Many years ago in Accounting 101, I remember hearing the phrase “the cost of doing business.” The context at that time referred to fixed expenses that accumulate when operating a business. The “cost of doing business” is also a relevant issue in the area of education-based athletics and competitive activities. That concept does involve financial matters, but it goes into other areas as well.
FINANCIAL COSTS: There is no question that the cost of operating interscholastic athletics/activities programs is rising significantly. At the same time, the revenue streams that fund those programs are diminishing. Additionally, funding for all aspects of education has been in a downward spiral for quite a while.
Therefore, school administrators are looking for creative ways to raise revenue in every aspect of the educational landscape. Prudent financial management also requires stringent restrictions on the expense side, and that issue is a major focal point in many discussions I have with educational administrators.
Unfortunately, wide scale policies aimed at enhancing revenue and restricting expenses are difficult because priorities differ from administrator to administrator. Recent debates over the GHSA reclassification process demonstrated that cost-reduction options are often filtered through competitive-opportunity concerns.
There is a significant amount of data available to show that participation in interscholastic athletics and activities provides important educational benefits to the students that serve them well throughout their lifetimes. It would be a tremendous loss to our culture if the graduates of the future did not have these participation opportunities to help them develop fully.
However, I believe that we are approaching a critical decision-making point in high school athletics/activities. The cost of doing business will continue to exist, and administrators will need to modify some of the traditional policies and practices in order to meet those costs.
MANAGEMENT COSTS: When there is agreement that interscholastic athletics/activities are important enough to continue despite financial dilemmas, then there should be agreement that the management of such important programs needs to be the very best possible.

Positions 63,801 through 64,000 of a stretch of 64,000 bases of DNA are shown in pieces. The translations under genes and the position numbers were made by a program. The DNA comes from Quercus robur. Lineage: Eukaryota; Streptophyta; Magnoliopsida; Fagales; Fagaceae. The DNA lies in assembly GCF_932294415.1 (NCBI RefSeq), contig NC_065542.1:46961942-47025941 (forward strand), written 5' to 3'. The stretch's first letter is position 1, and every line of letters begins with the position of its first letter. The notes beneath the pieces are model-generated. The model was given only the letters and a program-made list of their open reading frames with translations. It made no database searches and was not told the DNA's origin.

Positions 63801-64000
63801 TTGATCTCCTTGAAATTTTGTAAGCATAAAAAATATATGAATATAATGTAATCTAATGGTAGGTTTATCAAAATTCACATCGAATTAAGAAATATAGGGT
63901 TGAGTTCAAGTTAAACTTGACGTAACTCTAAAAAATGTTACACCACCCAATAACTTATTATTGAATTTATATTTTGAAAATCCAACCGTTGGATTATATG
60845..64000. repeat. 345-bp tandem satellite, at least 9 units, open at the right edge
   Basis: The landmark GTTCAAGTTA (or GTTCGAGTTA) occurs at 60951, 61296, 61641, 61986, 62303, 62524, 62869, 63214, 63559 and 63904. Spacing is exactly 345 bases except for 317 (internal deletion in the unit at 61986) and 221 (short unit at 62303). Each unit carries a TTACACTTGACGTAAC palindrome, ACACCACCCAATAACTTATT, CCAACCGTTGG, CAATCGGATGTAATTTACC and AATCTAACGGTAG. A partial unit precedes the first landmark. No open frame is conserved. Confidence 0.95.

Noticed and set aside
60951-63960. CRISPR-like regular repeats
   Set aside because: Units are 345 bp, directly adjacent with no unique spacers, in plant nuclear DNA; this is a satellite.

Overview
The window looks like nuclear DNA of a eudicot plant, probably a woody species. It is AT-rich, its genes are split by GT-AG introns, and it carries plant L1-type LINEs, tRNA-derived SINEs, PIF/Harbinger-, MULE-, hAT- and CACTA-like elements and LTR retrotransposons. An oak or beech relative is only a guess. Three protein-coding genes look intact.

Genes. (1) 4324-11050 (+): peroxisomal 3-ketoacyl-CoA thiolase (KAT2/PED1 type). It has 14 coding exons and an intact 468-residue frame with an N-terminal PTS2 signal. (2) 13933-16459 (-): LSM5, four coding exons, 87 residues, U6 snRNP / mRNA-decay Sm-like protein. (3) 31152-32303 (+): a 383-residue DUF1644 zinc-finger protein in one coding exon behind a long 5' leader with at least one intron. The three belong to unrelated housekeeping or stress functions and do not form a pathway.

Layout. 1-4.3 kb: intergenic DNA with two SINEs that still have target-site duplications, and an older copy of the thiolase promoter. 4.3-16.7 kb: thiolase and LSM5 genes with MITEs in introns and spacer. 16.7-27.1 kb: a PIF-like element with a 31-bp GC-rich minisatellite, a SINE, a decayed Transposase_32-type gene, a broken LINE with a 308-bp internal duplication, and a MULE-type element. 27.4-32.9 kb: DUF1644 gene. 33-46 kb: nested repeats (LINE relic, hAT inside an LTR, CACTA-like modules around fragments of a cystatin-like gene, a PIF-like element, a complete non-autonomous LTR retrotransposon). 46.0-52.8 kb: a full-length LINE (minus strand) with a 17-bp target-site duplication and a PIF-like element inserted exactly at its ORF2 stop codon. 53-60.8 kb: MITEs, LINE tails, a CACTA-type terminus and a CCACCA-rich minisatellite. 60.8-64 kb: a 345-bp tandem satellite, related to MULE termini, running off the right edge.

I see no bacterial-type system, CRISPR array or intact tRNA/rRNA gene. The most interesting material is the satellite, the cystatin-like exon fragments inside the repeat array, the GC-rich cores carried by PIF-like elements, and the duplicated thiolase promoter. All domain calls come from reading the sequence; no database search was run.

Regardless of how much money a school’s athletic program has at its disposal, there is a need to be certain that the quality of the program remains as high as possible. A school may not have a lot of money available to add resources, but personnel at that school can make certain that they take pride in what they have and how they manage it.
Coaches and administrators need to give full attention to the policies and practices that affect their athletes. I understand that educators carry out a variety of duties, and their time is limited; however, the “cost of doing business” in athletics requires extensive attention to management factors.
The GHSA has expectations that are communicated through rules about eligibility, sportsmanship, facility requirements, meeting deadlines, etc. Those expectations have been developed to enhance the quality of athletics and activities throughout the state. When those expectations are met, there is greater likelihood that the competitions will run more smoothly.
Most of the problems that arise in athletic programs stem from a lack of awareness of the policies and procedures, or from the failure to follow the rules they know. Adherence to rules is a part of the “cost of doing business” in education-based athletics and activities, and that business is so beneficial that it is worth the costs involved.
Ralph Swearngin, Executive Director